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Appreciating the CBC’s Grant Lawrence for his Evocation of Felix Mendelssohn’s 1829 Visit to Fingal’s Cave

CBC Radio’s Grant Lawrence is for the second consecutive August filling in for three straight weekends as guest host for the Vancouver weekend morning show, “North by Northwest,” which airs from 6am-9am in British Columbia, and a very civil 9am-noon in NYC. I’ve been listening to, and enjoying Grant on the radio since 2009, when he was hosting “Grant Lawrence Live,” a three-hour show most weekday afternoons on CBCRadio 3, the Internet-only outpost for homegrown indie rock n’ roll on Canada’s national broadcasting service. For the devoted audience of which I was a part, we listened to the station as often as workdays, employers, and connectivity would allow. And Grant wasn’t the only popular host—there were many others avidly listened to, and musicians who did guest-hosting. The blend of infectiously enjoyable programming combined the best Canadian indie rock n’ roll; crackling wit, from Grant especially; good heart from all; regular podcasts that supplemented the daily programming; and a lively communal blog on the Radio 3 website where listeners, hosts, and musicians occasionally, were all on line together, sharing thoughts and info on topics-of-the-day, plus current events, both news from the public sphere, and from people’s lives. It made for great radio, a close virtual community, and music, art, and friendship that enriched many lives over several years.

In 2015, the CBC, what’s known in Canada as a “crown corporation”—already under strain for several years due to severe budget cuts under the misrule of Prime Minister Stephen Harper, plus questionable management by CBC appointees who didn’t, and still don’t know broadcasting—ended live daily hosting on Radio 3, with emotional final shows by all the hosts still there, with Grant and another, Lana Gay, among the last remnant. The programming became taped promos, intros, outros, pre-produced musician featurettes, and a livestream of music, much of it by the same artists as before, but lacking the personal touch. The blog was still available to us then, and many of the core still hung out there in virtual space; I continued to visit the blog occasionally, but much less often listened to the live stream. Even though Justin Trudeau came in to office as Canada’s new PM in November 2015, with a promise to restore funding to the CBC, the same management is still in place, and the privation of the service has not noticeably improved yet. Finally, last month even the Radio 3 blog was folded up, too. And, mysteriously, the music content on Radio 3 has been geo-fenced, so it can only be heard within Canada’s borders, even though Radio 3 had long had fans and listeners from the US, Mexico, Britain, Australia, New Zealand, and all over the world.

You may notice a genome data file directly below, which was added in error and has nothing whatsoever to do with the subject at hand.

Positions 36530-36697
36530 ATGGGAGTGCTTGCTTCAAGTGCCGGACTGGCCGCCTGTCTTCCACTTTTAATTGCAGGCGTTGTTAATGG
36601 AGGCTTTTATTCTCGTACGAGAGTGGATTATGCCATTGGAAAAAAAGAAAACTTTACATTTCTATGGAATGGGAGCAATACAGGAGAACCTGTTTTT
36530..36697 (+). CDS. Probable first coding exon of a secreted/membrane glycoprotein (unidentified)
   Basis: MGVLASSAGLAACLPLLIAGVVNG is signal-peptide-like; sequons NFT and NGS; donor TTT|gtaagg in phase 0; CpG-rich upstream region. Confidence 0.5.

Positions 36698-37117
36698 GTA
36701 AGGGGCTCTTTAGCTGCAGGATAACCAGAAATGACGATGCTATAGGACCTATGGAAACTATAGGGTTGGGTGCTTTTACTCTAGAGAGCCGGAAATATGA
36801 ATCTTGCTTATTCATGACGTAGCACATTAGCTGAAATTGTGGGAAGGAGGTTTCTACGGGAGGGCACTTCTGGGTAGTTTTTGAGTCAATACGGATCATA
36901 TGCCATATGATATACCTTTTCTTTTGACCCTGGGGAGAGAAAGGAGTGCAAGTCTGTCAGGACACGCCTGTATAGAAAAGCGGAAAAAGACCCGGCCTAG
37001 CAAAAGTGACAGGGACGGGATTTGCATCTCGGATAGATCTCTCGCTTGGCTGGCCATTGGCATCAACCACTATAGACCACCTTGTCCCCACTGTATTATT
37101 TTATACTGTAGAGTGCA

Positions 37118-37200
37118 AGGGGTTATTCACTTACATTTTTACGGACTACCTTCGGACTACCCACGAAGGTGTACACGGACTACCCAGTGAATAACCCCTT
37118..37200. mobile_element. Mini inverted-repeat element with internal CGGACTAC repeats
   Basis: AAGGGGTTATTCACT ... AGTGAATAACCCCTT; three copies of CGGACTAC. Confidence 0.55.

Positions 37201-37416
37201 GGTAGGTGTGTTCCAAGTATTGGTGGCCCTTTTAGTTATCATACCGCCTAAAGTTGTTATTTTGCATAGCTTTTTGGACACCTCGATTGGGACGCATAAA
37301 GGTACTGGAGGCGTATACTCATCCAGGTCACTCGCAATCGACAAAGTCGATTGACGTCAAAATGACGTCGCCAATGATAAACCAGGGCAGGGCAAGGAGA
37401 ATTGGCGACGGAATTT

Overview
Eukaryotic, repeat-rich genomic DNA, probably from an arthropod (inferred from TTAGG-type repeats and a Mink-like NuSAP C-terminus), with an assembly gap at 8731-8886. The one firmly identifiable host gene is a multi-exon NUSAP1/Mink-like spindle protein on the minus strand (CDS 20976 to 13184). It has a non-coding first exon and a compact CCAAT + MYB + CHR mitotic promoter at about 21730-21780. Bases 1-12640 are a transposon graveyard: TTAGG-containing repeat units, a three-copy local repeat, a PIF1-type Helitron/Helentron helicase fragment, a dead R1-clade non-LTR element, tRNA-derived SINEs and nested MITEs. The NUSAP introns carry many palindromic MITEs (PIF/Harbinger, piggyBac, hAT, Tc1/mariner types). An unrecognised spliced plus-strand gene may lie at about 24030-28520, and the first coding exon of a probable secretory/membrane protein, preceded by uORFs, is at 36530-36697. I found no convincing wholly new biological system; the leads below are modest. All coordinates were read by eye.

I’ve drafted a letter that as a lifelong friend of Canada I’ll be sending to the Honourable Mélanie Joly, 
Minister of Canadian Heritage, who has purview over the CBC. It reads in part,

I am personally and professionally invested in the work of sharing Canadian culture and spreading word of it all among appreciative cultural consumers in New York City, the US, and the wider world, among music lovers, readers, and among people who appreciate what a good country Canada is, with so many creative people.